This recipe was inspired by my first batch of smoked fig leaf sugar, a creation born of playful experimentation. That sugar ended up in all sorts of places: chocolate cakes and glazed roots, simple syrup, and macaroons. Yet it was this simple, coarse-crumbled cookie that best presented the seductive and subtle notes of incense, musk, and mint.
11 1/2 tablespoons unsalted butter, melted
3 smoked fig leaves (see below)
1 cup granulated sugar, divided
2 cups all-purpose flour
1 cup brown rice flour
1/2 teaspoon baking powder
1/4 teaspoon baking soda
1/2 teaspoon fine sea salt
2 eggs, beaten
Brush a round or rectangular tart pan with 1/2 tablespoon of the melted butter; place the pan on a baking sheet lined with parchment paper.
Strip the smoked fig leaves from the stem; discard the stem and rub the leaves between your fingers to crush slightly. Use a mortar and pestle or a spice grinder to pulverize the crushed leaves. Add half the granulated sugar and continue to pulse until the fig leaves are incorporated, taking care not to powder the sugar (there will be tiny bits of leaves here and there; this is fine). Add the rest of the sugar and stir in a large bowl.
Put all but 2 tablespoons of the sugar in a large bowl and whisk in the all-purpose flour, brown rice flour, baking powder, baking soda, and sea salt. In a small bowl, combine the remaining 11 tablespoons of melted butter and the eggs. Add the wet ingredients to the dry ingredients, and use a spatula to combine. Spread and pat the dough evenly in the prepared pan; coat the top with the reserved 2 tablespoons of sugar. Let the dough rest for at least 2 hours, or up to overnight (this time is important for both the relaxation of the all-purpose flour's gluten and for the hydration of the brown rice flour, which can be too gritty otherwise.
Preheat the oven to 365 degrees. Bake the dough for 30 minutes. Remove from the oven, let it rest for 10 minutes, then carefully remove the pan. Use a sharp knife to cut the plank into 2-inch rectangles or wedges. Some of the sugar coating will naturally tap off, and that is fine. Place the cookies on the baking sheet and return the pan to the oven for approximately 12 minutes, or until the top and edges are golden brown.
Remove from the oven. Once cooled to room temperature, the cookies can be kept in an airtight container for up to seven days.
Variation: Drop Cookies
Instead of pressing the dough into a tart pan, you can make round cookies. Gently roll a walnut-sized ball of dough in your palms, then roll it in the reserved granulated sugar. Place on a cookie sheet and press down slightly; the cookie will be about 2 inches in diameter. Repeat with the remaining dough, leaving 2 inches between cookies. Let the cookies rest for 1 hour, or overnight. Bake for 12 to 14 minutes, or until golden brown.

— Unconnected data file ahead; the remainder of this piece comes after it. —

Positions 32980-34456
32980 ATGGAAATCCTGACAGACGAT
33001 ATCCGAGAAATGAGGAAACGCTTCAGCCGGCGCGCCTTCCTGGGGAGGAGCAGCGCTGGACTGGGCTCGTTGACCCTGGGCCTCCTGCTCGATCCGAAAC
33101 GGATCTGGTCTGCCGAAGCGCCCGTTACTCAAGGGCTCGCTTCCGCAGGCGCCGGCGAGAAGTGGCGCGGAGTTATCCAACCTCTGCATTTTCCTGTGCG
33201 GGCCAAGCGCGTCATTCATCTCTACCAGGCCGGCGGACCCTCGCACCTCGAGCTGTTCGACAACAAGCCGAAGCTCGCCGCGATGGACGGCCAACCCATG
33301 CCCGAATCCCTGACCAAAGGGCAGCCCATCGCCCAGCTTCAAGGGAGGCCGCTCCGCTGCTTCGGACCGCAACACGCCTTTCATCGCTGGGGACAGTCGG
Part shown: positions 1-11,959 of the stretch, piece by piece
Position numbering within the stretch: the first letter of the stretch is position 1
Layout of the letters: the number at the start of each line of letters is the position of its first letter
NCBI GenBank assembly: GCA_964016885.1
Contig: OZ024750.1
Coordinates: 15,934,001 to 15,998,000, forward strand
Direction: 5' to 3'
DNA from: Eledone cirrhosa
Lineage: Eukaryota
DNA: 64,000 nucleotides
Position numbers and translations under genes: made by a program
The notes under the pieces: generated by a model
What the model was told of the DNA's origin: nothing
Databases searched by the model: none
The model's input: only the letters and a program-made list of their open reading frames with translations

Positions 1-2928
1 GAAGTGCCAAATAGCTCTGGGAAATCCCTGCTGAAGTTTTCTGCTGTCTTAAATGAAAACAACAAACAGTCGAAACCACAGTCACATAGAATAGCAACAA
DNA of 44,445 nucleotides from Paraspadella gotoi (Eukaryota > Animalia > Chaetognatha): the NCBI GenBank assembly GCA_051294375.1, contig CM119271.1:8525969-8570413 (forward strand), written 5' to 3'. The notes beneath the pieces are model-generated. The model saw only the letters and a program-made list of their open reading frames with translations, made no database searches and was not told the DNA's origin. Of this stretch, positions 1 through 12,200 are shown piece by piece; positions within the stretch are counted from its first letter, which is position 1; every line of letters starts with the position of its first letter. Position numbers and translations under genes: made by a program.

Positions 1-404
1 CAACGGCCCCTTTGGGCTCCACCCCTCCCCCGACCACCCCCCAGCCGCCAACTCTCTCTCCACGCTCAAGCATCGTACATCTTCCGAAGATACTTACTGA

Smoked Fig Leaves
Smoked fig leaves can be used in spice blends; brewed with tea leaves (my favorite pairing is Golden Yunnan); or added to soups, stews, or braises. Once smoked, fig leaves smell less verdant and bright and more like burning Palo Santo, the South American wood that perfumes my house most mornings and evenings. After making my first batch, I kept a capped copper container of them on my desk for months; occasionally, when I needed a momentary release, I'd remove the lid and inhale the unique scent.
Small smoker (see below)
If you rinsed your fig leaves, make sure they are dry before proceeding. Place the fig leaves on the smoker's rack in an even layer. Smoke them for 15 to 20 minutes, or until dry and brittle. Cool completely before storing in an airtight container.
How to Build a Small Smoker
What you'll need:
1 to 2 ounces wood chips
A roasting pan or round Dutch oven (at least 3 inches deep)
A square or circular cooling rack (that inserts easily into the roasting pan or Dutch oven)
Using the foil, make a loose, little package (or two, as needed) containing about an ounce of wood chips; poke a few holes in the package and place it in the bottom of your pan. Place the rack on top of the foil. Place the foods to be smoked directly on the rack; use foil to cradle any wet foods (such as boiled beets or tomato slices), and use plates on shallow bowls to hold any foods that can't sit securely on the rack.
Set the smoker over one or two burners--depending on the size of the pan--set to high heat, and wait for the heat to ignite the chips (I sometimes use a propane torch directly on the foil, if a gas stove isn't available). Once you see smoke, wait about 5 minutes more. Cover the smoker with a tight-fitting lid or two layers of foil; wait 5 to 7 minutes more, or until you see smoke seeping out the sides. Turn the burner(s) off, and refer to your recipe for smoking time (or use your best judgment).
Once the foods have been removed, allow the wood chips to cool to room temperature, then submerge them in water to be sure they're extinguished.
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